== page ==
- Page 1Sony Alpha SLT-A35
- Page 2 Features
- Page 3 Design and Performance
- Page 4 Kit Lens, Image Quality and Verdict
- Page 5 Sample Images: ISO Performance
- Page 6 Sample Images: General Images
The A35 takes over from the now discontinued A33 as the junior partner in Sony’s SLT range, with the A55 remaining the flagship model for the time being. That said, the two models are actually quite similar, at least in terms of core specifications. The A55 is a shade faster at 10fps, and also benefits from a hinged LCD monitor. No doubt the A55’s successor will put more distance between it and the A35, but for now these are the two main differences.
At its heart the A35 improves on the 14.2-megapixels of the A33 with a newly-developed 16.2-megapixel APS-C Exmor HD CMOS sensor that’s wired on the non light-sensitive side for better low-light performance, along with Sony’s latest generation of BIONZ image processor. This enables the A35 to shoot at 5.5fps in regular use, or 7fps when using the new Tele-Zoom function (more on this shortly). Sensitivity, meanwhile, stretches from a very credible ISO 100 to 12,800.
With a default aspect of 3:2 the A35 is capable of outputting a maximum 4912 x 3264 pixels at full resolution (plenty enough for poster-sized prints should you wish to make them), with further options to shoot at 8.4MP or 4MP. You can also choose to shoot in 16:9, although given that in order to do this the camera effectively just takes a crop from the sensor, maximum resolution is pegged back to 14MP, with 7.1MP and 3.4MP options also available. In addition to being able to shoot regular JPEGs in a choice of Fine or Standard quality, the A35 can also record lossless Raw images (in Sony’s .ARW format) for enhanced post-production opportunities.
As an enthusiast-level camera the A35 comes with the regular quartet of creative manual and semi-manual shooting modes: Program, Aperture-priority, Shutter-priority and Manual. However, should you want to let the camera take complete control there are also a couple of point-and-shoot Automatic modes including Sony’s own Auto shooting mode that allows for automatic scene detection, plus a forced Flash Off mode for when the use of flash is restricted.
Other shooting mode options include eight individual Scene modes and 11 Picture Effect modes that, somewhat bizarrely, are grouped together under one sub-menu. We say this because they are actually quite different tools and therefore probably deserving of their own individual notch on the dial. The Scene modes are the regular selection of Portrait, Landscape, Night Portrait and suchlike as found on all digital cameras, while the Picture Effects are essentially a set of digital filters ranging from a Posterization effect, to High Key, Retro and Toy Camera.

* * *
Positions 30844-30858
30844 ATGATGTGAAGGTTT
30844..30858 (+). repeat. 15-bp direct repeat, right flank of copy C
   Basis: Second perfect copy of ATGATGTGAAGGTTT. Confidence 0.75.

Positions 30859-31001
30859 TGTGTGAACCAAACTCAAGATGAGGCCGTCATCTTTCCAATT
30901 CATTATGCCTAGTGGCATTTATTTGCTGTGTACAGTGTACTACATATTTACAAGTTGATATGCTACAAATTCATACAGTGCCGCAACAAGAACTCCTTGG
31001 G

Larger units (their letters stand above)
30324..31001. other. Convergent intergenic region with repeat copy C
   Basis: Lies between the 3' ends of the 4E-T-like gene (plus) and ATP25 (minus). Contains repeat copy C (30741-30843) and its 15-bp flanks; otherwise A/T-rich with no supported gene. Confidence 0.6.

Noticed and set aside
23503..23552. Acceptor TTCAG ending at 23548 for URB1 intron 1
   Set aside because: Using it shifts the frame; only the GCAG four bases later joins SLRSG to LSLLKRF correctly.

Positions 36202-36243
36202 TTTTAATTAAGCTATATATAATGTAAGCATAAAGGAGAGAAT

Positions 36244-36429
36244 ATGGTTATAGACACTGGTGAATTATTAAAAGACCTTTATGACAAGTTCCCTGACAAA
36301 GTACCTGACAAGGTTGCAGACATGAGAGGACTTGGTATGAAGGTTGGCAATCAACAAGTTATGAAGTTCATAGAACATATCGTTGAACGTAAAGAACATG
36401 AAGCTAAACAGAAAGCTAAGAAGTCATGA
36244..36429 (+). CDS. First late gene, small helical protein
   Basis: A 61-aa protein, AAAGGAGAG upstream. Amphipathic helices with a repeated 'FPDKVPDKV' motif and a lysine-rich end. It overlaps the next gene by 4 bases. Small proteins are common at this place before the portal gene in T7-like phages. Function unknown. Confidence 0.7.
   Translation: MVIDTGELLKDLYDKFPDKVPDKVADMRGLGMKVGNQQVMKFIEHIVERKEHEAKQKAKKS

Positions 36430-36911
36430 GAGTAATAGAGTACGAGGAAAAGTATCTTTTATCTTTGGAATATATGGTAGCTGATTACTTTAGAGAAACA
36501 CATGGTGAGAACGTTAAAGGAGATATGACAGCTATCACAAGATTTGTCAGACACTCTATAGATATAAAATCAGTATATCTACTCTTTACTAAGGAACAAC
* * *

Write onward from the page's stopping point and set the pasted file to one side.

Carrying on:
In addition to these filter effects, the A35 also offers the regular range of Sony Creative Styles. These are essentially JPEG processing commands that can be used to give your JPEGs a particular look. Preset Creative Styles include: Standard, Vivid, Portrait, Landscape, Sunset and Black & White. It’s possible to tweak the individual contrast, sharpness and saturation levels for each of these presets if you don’t like the default settings.
This being a Sony camera, there’s also a Sweep Shooting option that enables you to create extreme wideangle images by panning the camera in a predetermined direction with the shutter button held. While we’ve championed this technology in previous reviews for the great results it can produce, it does prove slightly more fiddly to operate here than on other Sony cameras, with the sweeping motion itself harder to exact. When it works though, the results are still very good.
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Last, but not least, is the Tele-Zoom shooting mode. This is a speed-specific option that enables quicker continuous burst shooting by taking a crop from the centre of the screen equivalent to 1.4x the selected focal length. With it engaged the A35 can shoot at 7fps, although it’s worth noting that images can only be captured as JPEGs and at a resolution of 8.4MP. This means it’s not possible to record Tele-Zoom images as lossless Raw files. Whether this will be a problem will of course depend on how much post-production work you want to carry out on your images.
In addition to being a solid stills camera, the A35 offers some solid, if not particularly numerous, movie-recording abilities. Those looking for maximum all-round quality should be more than happy with the top setting of 1080p Full HD at 50i, with files stored in the AVCHD format. Aside from this though the only other choices are 1440 x 1080 at 25fps, and VGA-quality 640 x 480 at 25fps, both of which are stored as MP4 files. Sound is recorded in mono, however there is an external microphone input should you wish to record in stereo.